The first 100m or so was sticky as we started in thick sand from the beach. The next 20km was plain sailing as we warmed up the legs after all the travel on the only tar road on-route soon to be followed by a turn-off and onto the rough stuff.  The rest of day one’s  5hour ride saw us bike various terrain of technical single track all alone with the Jökulsá River below until we turned away into a valley and reached camp at Elífsvötn, a mountain lake where we spent the night.

Over the coarse of the next 2 days we left all signs of civilisation behind as we rode to he highlands of Iceland across black plains of volcanic rock gaining 1500m in elevation. With the gain in altitude came a drop in temperature and increased wind speeds. The weather in Iceland can change rapidly, especially in the highlands.  Summer temperatures range between 5 – 8 degrees celsius with winter averaging – 2  to – 4 degrees celsius. Average temperatures in the highlands are normally 3 – 5 degrees colder due to the gained altitude, highland glaciers.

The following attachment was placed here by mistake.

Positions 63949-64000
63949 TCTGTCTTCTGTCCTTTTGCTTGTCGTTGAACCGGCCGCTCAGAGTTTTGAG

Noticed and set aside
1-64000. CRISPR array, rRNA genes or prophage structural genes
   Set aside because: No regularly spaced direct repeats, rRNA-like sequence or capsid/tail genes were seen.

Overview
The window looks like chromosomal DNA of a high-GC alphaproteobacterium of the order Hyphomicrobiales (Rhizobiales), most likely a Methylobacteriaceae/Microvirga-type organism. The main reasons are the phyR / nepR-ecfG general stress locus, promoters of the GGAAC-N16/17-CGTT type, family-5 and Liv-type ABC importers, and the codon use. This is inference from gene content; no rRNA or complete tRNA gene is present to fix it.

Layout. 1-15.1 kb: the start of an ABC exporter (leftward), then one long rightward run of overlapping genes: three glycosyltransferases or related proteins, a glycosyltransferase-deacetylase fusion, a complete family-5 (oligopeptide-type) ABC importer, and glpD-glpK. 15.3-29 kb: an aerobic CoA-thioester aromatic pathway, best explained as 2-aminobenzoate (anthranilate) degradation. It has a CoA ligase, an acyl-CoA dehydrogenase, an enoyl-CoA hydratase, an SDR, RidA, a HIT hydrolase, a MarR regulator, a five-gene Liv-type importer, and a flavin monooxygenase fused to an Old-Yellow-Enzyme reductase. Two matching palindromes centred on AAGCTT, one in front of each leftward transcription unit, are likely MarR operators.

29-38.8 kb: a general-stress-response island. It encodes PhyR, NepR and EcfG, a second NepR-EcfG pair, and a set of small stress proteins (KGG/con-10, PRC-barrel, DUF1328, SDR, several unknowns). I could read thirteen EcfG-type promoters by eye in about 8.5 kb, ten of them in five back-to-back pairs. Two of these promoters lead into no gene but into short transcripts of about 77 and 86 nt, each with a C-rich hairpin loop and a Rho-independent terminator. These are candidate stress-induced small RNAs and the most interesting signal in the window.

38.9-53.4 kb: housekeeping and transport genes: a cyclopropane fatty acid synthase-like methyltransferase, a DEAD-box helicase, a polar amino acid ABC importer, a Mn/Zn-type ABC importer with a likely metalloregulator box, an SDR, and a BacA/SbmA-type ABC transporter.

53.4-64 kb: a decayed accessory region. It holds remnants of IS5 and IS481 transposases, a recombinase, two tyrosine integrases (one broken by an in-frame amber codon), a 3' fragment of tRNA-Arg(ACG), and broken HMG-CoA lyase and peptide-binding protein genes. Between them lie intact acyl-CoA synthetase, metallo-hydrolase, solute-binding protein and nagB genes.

Our team soon settled into an pattern. Following a breakfast fit for kings we would break-up camp, pack the food water and repair supplies we needed for the day, and load everything else into our support vehicle. A modified Nissan Patrol pulling a customised trailer, it had monster off road abilities and served as a camping rig, bike shop and restaurant, transporting everything we needed between overnight stops. While is didn’t follow us all day, it was on hand to come to our rescue is case of an emergency . Our overnight accommodation was a combination camping and remote mountain huts. The expedition was lead by Runar , our local Icelandic guide guide, Sean and myself, and between us we assisted and managed various rider levels and speeds to keep the group together as we crossed the wilderness environment .